Researchers at the University of Sheffield found patients in whom drugs have failed to reduce markers of inflammation in the blood, or who have high markers of inflammation after drugs are stopped, are at an increased risk of future heart attacks.
Inflammation is key to the development of atherosclerosis – a disease in which plaque builds up inside your arteries. This plaque is made up of fat, cholesterol, calcium and other substances found in the blood. Over time the plaque hardens and narrows arteries reducing the amount of blood flow leading to: angina, heart attack, stroke and peripheral arterial disease.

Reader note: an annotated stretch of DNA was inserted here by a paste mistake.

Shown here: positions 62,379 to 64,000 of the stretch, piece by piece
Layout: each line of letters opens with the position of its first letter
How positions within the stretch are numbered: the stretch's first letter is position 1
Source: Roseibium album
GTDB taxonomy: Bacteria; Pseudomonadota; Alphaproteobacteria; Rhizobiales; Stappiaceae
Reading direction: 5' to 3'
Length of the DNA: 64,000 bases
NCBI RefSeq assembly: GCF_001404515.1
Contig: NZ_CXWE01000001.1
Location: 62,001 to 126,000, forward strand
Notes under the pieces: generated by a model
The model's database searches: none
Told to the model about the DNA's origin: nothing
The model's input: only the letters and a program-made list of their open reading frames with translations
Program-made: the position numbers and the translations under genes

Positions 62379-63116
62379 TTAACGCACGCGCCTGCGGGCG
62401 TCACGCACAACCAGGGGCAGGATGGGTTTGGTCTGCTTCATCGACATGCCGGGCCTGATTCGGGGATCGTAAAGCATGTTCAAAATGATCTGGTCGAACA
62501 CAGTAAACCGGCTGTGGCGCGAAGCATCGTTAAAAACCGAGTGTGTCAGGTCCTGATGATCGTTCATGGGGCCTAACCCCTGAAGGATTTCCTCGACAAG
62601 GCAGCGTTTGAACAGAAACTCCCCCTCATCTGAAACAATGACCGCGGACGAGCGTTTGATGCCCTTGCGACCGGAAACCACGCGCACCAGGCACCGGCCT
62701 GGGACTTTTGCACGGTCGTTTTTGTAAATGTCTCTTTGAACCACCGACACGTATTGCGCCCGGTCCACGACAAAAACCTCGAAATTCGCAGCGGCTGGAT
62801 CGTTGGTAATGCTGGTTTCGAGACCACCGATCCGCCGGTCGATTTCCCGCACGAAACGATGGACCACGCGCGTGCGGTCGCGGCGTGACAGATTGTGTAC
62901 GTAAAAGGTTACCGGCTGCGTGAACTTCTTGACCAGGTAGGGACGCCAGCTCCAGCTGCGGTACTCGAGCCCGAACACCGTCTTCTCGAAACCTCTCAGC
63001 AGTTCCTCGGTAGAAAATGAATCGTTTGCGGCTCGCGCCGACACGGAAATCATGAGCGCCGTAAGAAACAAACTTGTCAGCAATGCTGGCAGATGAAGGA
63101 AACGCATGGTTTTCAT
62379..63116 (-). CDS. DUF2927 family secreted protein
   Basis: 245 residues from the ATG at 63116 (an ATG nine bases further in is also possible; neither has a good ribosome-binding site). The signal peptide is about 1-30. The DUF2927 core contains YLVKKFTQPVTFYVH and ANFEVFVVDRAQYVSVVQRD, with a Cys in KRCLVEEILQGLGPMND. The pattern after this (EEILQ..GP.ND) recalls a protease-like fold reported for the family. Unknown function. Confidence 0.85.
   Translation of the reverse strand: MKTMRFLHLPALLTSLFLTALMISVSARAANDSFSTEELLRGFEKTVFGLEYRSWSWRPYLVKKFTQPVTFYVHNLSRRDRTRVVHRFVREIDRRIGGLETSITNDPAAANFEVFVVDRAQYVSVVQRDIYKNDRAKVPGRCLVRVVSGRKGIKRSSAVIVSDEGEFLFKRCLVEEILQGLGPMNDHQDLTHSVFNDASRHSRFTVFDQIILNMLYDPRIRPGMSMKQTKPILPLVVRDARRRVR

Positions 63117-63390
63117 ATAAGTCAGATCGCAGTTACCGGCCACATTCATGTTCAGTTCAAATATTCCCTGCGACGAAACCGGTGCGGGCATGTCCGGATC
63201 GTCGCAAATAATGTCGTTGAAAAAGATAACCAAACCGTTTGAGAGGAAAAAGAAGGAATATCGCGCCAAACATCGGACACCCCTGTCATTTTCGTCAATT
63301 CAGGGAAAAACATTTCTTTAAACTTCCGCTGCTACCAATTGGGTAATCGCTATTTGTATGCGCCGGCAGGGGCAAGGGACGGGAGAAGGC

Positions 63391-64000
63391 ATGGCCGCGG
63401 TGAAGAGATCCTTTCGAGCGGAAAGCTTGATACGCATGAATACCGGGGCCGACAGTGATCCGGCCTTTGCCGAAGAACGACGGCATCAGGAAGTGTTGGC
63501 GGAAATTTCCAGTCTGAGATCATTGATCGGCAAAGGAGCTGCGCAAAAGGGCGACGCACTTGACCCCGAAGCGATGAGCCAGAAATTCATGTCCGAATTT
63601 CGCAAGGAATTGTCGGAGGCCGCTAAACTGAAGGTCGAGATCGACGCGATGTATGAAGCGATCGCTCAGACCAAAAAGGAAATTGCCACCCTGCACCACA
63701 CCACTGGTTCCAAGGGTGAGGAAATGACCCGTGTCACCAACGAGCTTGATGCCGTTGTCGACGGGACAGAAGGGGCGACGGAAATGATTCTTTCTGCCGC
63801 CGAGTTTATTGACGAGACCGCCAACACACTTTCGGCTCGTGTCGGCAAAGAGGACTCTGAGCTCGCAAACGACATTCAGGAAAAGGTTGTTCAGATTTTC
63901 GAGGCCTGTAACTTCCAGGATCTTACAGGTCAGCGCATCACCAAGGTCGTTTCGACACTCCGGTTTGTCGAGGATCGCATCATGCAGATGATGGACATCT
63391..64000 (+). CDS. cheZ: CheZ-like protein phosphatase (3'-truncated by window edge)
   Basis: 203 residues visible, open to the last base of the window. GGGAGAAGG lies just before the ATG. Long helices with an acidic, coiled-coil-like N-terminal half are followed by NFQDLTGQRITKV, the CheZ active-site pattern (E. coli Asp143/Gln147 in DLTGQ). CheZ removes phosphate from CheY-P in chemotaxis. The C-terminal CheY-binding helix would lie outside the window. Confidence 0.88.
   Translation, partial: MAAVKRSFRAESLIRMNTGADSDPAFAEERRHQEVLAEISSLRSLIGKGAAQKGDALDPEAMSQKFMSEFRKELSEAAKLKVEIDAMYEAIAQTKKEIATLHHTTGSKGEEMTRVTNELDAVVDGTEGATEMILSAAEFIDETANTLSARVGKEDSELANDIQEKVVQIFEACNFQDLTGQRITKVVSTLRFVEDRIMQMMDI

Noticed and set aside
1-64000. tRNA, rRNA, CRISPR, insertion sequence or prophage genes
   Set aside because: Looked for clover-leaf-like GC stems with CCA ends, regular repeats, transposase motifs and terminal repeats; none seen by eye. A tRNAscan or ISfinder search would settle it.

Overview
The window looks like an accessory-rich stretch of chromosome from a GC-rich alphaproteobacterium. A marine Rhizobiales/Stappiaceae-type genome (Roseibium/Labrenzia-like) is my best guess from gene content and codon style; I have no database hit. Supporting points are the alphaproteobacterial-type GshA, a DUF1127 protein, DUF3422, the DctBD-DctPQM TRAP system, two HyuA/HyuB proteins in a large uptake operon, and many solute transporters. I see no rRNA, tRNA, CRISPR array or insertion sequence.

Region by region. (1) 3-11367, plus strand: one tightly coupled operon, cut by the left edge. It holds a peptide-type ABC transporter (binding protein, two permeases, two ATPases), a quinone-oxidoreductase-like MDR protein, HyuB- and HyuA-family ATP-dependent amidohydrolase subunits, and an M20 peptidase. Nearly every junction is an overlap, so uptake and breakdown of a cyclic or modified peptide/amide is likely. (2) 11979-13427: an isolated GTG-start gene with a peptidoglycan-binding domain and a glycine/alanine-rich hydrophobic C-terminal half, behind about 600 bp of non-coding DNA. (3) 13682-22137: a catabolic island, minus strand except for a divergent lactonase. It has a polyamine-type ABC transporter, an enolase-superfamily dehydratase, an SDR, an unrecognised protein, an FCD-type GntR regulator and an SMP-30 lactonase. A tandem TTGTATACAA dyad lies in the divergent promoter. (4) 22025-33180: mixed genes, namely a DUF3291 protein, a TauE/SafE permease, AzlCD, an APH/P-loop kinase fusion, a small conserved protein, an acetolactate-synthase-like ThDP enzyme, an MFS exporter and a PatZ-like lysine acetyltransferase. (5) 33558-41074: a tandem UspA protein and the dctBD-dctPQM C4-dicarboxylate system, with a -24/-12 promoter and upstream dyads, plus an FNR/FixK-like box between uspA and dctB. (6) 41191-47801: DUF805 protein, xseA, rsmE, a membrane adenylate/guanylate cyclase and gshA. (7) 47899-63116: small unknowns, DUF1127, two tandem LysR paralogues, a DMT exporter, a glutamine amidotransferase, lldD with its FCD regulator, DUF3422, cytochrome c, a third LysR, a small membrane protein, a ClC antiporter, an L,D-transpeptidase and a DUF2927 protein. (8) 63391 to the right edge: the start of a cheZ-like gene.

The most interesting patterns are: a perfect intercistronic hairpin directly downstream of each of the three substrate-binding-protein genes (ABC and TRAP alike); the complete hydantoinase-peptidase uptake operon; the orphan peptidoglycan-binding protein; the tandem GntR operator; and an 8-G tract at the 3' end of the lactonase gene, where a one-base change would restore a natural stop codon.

It is now understood that treatment with drugs that reduce inflammation in patients who have previously had a heart attack can reduce the occurrence of future events.
Dr Alex Rothman, from the University of Sheffield’s Department of Infection, Immunity and Cardiovascular Disease, said: “Studies undertaken over many years at the University of Sheffield have linked inflammation and atherosclerosis and the first randomised study that showed drugs could alter inflammation in patients following a heart attack was performed in Sheffield. This work provided the basis for potential new treatments in the area.”
Dr Rothman, who is a Wellcome TrustcCareer development fellow and NIHR clinical lecturer in cardiology, added: “These new data highlight the risk of inflammation in patients with atherosclerosis and inform patients and doctors about the effects of anti-inflammatory drug therapy in this disease.”
Visit www.nejm.org for details of the study.